We spent our first night in the van (and only, so far) that evening. She was a hot one, so now we’re kind of looking forward to some cooler evenings. While cooking breakfast that next morning in a beach carpark, we made a heap of older dude friends. They were all going for a morning surf and in awe of our ambulance. “Nice rig you got there,” this one guy said as he walked towards us, leaning his head for a peak inside. They wanted to talk vans and then even better, they wanted to talk Australia. Trust me, I told them, you’ll be getting better waves than this down under. Safe to say she’s gonna be a great spark for conversation, our ambulance.

Once we were back in Tampa at Dad’s place, we did a large Walmart haul to get any of the necessary gear they didn’t already give us. Not that we had to get much. We still spent a lot, but we saved a shit load too.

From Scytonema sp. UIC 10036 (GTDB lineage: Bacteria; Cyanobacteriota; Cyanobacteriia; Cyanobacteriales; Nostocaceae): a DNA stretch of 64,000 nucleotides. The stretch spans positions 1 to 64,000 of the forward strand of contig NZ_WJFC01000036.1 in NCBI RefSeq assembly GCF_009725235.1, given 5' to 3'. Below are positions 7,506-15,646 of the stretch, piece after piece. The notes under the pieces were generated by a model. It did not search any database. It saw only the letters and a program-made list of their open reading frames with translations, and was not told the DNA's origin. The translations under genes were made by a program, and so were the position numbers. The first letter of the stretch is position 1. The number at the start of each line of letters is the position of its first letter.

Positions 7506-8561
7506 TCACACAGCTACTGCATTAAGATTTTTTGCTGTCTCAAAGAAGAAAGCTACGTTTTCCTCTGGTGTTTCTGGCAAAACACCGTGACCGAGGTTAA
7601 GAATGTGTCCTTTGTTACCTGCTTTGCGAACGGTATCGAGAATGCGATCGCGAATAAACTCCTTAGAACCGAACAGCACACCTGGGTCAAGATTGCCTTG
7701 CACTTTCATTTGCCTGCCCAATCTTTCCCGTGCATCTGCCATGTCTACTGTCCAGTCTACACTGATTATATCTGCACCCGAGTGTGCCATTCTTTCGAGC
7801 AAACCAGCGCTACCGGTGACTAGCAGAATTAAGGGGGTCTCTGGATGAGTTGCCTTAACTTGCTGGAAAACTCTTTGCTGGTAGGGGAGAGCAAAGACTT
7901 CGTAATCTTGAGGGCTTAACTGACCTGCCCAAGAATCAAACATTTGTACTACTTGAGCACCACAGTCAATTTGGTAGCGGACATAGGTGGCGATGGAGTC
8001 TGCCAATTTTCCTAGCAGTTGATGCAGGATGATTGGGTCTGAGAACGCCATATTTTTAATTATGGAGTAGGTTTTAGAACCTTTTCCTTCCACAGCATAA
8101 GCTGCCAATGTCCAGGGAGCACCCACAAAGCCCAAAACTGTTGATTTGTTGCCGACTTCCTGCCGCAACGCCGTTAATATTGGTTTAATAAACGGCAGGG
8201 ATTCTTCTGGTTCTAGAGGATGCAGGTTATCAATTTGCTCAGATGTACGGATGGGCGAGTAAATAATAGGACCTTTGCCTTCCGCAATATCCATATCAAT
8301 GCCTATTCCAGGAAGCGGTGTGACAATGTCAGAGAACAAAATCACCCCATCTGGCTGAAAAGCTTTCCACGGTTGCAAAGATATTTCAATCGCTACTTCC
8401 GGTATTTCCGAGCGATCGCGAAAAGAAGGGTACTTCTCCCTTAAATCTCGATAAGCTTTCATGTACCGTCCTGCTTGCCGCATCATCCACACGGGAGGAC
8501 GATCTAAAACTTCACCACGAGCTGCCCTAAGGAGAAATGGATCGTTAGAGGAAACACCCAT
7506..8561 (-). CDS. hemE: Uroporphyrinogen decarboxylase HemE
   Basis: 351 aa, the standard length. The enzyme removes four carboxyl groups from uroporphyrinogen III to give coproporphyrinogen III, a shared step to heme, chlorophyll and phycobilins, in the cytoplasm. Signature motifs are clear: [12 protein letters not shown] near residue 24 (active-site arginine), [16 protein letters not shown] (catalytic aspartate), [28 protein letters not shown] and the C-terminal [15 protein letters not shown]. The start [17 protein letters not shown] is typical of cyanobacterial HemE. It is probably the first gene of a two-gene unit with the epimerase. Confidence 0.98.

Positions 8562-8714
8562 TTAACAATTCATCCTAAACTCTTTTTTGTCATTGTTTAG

The ambulance also has three spare batteries that aren’t in use, but they’re practically brand new. We’ve bought an inverter so we can utilise them (we’ve been collecting all the parts over the past few days and Abel will be setting it up soon). We bought a mini-fridge for the front cab area, which will hook up to the spare batteries, and when the time comes, we’ll be able to buy and use a cheap electrical heater to fight off the frosty winter evenings.